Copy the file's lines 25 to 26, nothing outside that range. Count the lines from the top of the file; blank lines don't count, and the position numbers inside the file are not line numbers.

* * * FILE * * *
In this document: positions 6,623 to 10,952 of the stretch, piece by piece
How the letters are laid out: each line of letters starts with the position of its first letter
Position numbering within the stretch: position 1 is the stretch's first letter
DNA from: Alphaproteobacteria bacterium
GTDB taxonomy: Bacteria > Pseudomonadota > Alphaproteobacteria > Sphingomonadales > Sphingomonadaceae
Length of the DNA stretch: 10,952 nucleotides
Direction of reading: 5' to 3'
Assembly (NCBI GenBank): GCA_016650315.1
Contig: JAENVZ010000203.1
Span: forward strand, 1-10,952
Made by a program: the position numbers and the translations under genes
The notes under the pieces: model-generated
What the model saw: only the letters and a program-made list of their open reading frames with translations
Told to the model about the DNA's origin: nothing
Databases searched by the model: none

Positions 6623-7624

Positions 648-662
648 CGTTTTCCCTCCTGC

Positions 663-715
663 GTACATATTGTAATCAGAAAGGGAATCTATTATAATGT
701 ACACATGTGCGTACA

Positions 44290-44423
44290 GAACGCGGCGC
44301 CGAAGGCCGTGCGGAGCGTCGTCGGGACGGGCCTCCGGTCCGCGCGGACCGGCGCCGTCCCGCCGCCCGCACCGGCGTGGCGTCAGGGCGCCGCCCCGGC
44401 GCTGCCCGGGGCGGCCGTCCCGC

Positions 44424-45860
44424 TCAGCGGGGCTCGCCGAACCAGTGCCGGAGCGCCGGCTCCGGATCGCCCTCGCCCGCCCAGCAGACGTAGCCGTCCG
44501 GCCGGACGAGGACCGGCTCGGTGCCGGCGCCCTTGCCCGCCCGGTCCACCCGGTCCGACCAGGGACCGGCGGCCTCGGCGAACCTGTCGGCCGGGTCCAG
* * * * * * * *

44401 GCTGCCCGGGGCGGCCGTCCCGC

Positions 44424-45860